DALLAS (CN) — A Dallas protester demanded answers from police Wednesday regarding the loss of his left eye after an officer shot him in the face with nonlethal ammunition during a peaceful protest against police brutality on May 30.
Videos of Brandon Saenz, 26, went viral after the shooting as Twitter posts showed him lying on a sidewalk with blood pouring out of his eye as other protesters frantically tried to stop the bleeding and called for medical assistance. Several of the protesters said it was a rubber bullet, that they were peacefully protesting and were not a threat to police.
Saenz spoke publicly for the first time Wednesday, telling reporters he has lost the eye and seven teeth. He said he has suffered multiple facial fractures requiring many surgeries. As he spoke, a band of staples could be seen running from each ear over the top of his head and a plastic tube dangled behind his left ear to drain fluid to prevent blood clots. Saenz said the shooting happened in the afternoon near the Dallas Public Library and Dallas City Hall.
“I just want my justice,” Saenz said. “That cop was out of line; he knows who he is. He just doesn’t want to come out and say it.”
Saenz said he put his hands up immediately after being shot, covered his left eye and started running before fellow protesters surrounded him and told him to lie down. He said police were lined up nearby, and that “they acted like they didn’t want to do anything for me and were like ‘we don’t care, you are going to have to move.’”
Saenz was flanked by his father Andre Ray and attorneys Daryl Washington and Jasmine Crockett. Washington said his client was peacefully protesting police brutality and the death of George Floyd at the hands of Minneapolis police last week.
“The death of George Floyd touched this city, but it touched Brandon,” Washington said. “Brandon decided he was going to go out and support the efforts of other peaceful protesters. He wanted to see change take place in this city, state and country. Sadly, Brandon has now become a victim of police brutality. What happened to him is not justified whatsoever.”
Ray thanked God that his son is still alive, but added, “No one has come forward to say, ‘Hey, look, let’s hold this officer accountable.’”
Crockett asked members of the community to help identify the officer who wounded Saenz, adding, “We do not want to go after the entire police department.”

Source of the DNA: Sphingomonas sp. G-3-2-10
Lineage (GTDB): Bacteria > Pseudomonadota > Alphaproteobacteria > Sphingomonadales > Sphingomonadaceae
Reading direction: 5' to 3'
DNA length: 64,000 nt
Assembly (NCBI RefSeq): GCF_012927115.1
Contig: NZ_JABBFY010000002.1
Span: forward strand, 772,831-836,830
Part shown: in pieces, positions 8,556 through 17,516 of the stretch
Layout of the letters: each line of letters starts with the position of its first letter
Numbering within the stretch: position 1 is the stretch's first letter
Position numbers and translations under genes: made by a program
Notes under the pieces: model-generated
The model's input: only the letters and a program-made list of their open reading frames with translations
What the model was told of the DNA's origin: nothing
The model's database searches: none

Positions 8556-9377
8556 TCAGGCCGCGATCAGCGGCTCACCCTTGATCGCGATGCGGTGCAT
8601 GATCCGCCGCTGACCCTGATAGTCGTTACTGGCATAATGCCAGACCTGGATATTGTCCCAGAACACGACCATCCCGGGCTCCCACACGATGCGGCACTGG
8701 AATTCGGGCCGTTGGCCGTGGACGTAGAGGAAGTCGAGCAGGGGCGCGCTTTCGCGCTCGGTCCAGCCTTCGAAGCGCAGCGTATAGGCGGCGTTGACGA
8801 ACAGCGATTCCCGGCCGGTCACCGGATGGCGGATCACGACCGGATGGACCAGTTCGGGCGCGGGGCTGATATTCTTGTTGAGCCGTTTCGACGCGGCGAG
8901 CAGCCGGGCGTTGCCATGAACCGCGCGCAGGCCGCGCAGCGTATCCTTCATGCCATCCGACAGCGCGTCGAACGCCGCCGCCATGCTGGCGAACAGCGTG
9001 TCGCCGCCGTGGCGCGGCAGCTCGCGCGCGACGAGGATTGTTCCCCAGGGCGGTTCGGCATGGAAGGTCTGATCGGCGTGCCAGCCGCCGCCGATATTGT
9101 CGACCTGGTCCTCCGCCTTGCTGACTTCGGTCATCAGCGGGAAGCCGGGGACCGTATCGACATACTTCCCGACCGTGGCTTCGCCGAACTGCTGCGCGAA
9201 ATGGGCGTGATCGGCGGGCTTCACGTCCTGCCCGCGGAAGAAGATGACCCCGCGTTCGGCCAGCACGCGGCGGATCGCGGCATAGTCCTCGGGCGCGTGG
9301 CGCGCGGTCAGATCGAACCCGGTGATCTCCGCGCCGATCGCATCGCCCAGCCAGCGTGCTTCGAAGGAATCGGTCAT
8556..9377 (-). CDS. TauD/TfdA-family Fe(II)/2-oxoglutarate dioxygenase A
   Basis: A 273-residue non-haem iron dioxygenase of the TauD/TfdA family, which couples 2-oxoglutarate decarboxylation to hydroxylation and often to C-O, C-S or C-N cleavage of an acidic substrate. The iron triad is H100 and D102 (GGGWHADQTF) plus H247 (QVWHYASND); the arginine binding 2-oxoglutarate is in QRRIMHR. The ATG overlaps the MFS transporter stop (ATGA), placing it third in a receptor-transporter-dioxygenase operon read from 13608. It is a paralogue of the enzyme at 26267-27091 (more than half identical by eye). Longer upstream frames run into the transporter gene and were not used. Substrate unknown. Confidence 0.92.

She criticized Dallas Police Chief U. Renee Hall for speaking out against Floyd’s killing, saying, “I don’t need your words; I need your actions.”
“She can actually let the community know, not behind closed doors, but in front of everybody, can let them know ‘I am demanding this action of my officers, they fall under my command,’” Crockett said. “She needs to strongly proclaim that she will not stand for this kind of violence.”
Hall is Dallas’ first black female police chief, joining the department in 2017 after serving as deputy chief in Detroit.
On Monday she announced an investigation into two use-of-force incidents during the weekend protests. But it does not appear she was referring to Saenz’s shooting, as the two incidents were described as taking place one day later in different parts of downtown.
An online fundraising campaign for Saenz’s medical bills had raised more than $47,000 as of Wednesday evening.
The Dallas-Fort Worth area has been rocked by several high-profile killings of unarmed black residents by white officers in the past three years. Former Balch Springs Officer Roy Oliver was convicted of murder in 2018 for firing a rifle five times into a car and killing 15-year-old Jordan Edwards one year earlier. A Dallas County jury did not believe his claims the car was driving at his partner and sentenced him to 15 years in state prison.
Former Dallas Officer Amber Guyger was convicted of murder in October for killing Botham Jean, an accountant with PricewaterhouseCoopers, in his own apartment which she mistook for her own and fired at what she thought was an intruder.
Testimony during the seven-day trial alleged Dallas police showed Guyger favorable treatment by refusing to arrest her immediately in spite of probable cause, being allowed to speak to a union representative in a police car with recording devices turned off and that she was charged only with manslaughter several days after the shooting. Jurors sentenced her to 10 years in state prison.
Mere days after Guyger’s trial ended, former Fort Worth police Officer Aaron Dean was charged with murder for shooting and killing Atatiana Jefferson through the window of her mother’s home during a nonemergency welfare check. A two-minute body camera video shows Dean looking into a window at the home, suddenly yelling, “Put your hands up, show me your hands,” before immediately firing his service weapon inside. He is not shown identifying himself as police at any time. He is free on bond, awaiting trial in Tarrant County.
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